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    I'm not sure it's quite so strict a division.

    Forex, I'd describe myself as pretty hardcore, but my playstyle tends toward the casual. I talk on D&D message boards and speculate on game design and enjoy tinkering with the rules for fun, but at the table, all I'm concerned with is what goes on at the table. I may think long and hard about world creation myths, but I'll only introduce it into a specific game if it is relevant to the PC action.

    What I do notice is that there is "bleed." If I'm thinking about cosmogony, my games will tend to skew toward having that be relevant. If I'm doinking about in noncombat subsystems, my games will probably get into a lot of that. This isn't really exclusive, but it is kind of a tendency.
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    Quote Originally Posted by Mercurius View Post
    This quote is hidden because you are ignoring this member.
    Thoughts? Does anyone have, or have had, a situation like this? Have you experienced both situations, a group of serious+ gamers and one serious+_gamer with a bunch of casual players?
    Really good food for thought and applicable to my own way of playing.

    First off on the blog quote (not re-quoted here), I don't think it is critical to have a creation story to have a good campaign setting but on the other hand, I can't seem to create my own settings without one. It really helps define the world for me and unroll what has happened since then. So I'm personally all for them although there are plenty of good settings without them.

    As for your specific question, the more serious gamers the better for me since those are the ones who will appreciate the setting and help drive the story more. I've always had a mix of casual and serious players. While my players are nearly always skilled in the D&D rules, they often include a significant element that really is not going to give any out of game material any thought at all.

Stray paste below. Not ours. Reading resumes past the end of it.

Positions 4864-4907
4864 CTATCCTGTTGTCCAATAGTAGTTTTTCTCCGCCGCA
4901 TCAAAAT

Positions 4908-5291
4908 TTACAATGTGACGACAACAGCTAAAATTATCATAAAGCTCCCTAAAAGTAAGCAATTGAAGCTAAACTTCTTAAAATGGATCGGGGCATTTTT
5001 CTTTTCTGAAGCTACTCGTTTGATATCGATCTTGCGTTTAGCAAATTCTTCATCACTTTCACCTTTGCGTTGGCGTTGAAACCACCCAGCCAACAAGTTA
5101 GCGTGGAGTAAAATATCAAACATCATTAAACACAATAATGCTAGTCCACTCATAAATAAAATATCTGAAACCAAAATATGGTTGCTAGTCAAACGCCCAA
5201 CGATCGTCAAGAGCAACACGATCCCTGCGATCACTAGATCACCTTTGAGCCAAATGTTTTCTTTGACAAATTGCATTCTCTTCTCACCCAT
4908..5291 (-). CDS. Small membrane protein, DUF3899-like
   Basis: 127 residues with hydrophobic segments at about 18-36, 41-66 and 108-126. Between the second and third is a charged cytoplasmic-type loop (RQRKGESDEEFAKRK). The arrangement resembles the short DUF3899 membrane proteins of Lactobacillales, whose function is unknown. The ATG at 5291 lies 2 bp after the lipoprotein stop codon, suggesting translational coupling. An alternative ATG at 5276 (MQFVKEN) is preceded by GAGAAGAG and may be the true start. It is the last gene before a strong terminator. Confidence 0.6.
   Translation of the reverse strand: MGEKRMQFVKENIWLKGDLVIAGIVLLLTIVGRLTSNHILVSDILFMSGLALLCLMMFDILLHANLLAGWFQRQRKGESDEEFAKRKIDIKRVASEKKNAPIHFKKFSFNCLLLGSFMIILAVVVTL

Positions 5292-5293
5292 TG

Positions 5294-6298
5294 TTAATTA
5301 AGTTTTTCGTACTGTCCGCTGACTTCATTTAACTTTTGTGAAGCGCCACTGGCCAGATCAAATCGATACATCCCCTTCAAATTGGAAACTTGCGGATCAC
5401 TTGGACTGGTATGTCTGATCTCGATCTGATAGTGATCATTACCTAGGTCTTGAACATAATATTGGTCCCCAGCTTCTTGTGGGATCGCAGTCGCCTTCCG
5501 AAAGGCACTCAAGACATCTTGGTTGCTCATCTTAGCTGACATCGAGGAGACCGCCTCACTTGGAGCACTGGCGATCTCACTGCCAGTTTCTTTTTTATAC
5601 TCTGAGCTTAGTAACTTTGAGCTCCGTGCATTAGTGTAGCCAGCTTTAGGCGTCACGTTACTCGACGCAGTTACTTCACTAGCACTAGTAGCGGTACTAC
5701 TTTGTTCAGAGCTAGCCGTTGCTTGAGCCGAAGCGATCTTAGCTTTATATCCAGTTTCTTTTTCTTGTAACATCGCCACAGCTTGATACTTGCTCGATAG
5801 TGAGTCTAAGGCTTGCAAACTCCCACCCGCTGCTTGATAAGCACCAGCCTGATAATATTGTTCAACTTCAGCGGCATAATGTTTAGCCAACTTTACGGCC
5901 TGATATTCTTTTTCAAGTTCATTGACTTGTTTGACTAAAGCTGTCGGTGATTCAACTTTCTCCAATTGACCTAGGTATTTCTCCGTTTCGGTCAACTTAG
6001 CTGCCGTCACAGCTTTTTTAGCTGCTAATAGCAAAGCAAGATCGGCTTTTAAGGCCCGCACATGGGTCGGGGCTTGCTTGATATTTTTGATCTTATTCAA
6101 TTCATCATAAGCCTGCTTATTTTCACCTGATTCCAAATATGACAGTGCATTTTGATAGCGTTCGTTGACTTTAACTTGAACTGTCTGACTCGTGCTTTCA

I really enjoy it when the players are serious enough that they will help create content. Worlds are big places; always good to have help be it the player's holdings or just a new spirit or group in the world of interest to the player's backgrounds. I always cut players a lot of slack if they choose to invest some time in the world with some out of game work.

    In general, with the one serious gamer, I tend to go for more ref-driven story because a single strong player is problemmatic in several ways: for one, he might not always be "on" that night and willing to pick things up- one too many beers, a hard week, whatever, we all have those nights. But also, if I rely too much on that player, it can create balance issues with the other players who might feel they aren't getting as much attention. Yes they aren't putting as much in but still, why raise the issue?

    With multiple serious players, I tend to let the players drive things more. Once they make their intentions clear, I still help present "story" elements, I don't do real sandboxes any more (mostly because I don't think we meet often enough to make this really work) but I let the players get immediate and obvious reward for their commitment to the game world by continuing to engage them with choices large and small.

    As to co-ref'ing, I often do it but usually just with one other player and we spend a lot of time making sure we are on the same page.

    One interesting recent experience on serious versus casual players- sometimes the difference between serious and casual is what you the ref make available to them.

    A friend just finished a campaign that was a lot of fun but was fairly linear by design and didn't have much setting material for us to dig into. We had a new player in the group who was good but I pegged as a casual player. When I prepared a fair amount of material for the campaign that we are about to start, I figured only my co-ref would read it and the other players would never spend time on it. To my surprise, the player I had pegged as casual read all the wiki pages, better even than my co-ref.

    This has come up on other threads- good, accomodating players will work with what they are presented. In a more linear campaign with the referee driving, they can have fun but will become more passive and let the ref drive. Presented with enough information to make informed decisions, they will become more assertive.
    Last edited by Haltherrion; Monday, 15th March, 2010 at 12:14 AM.

  7. #7
    I actually fear I may be more of a casual gamer than my players. They add feats and classes to their characters (D&D 3.5) that I have to go check for in the books they bring. Even basic combat sometimes takes me more rules-checking than some of the other people at the table.

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    Quote Originally Posted by Mercurius View Post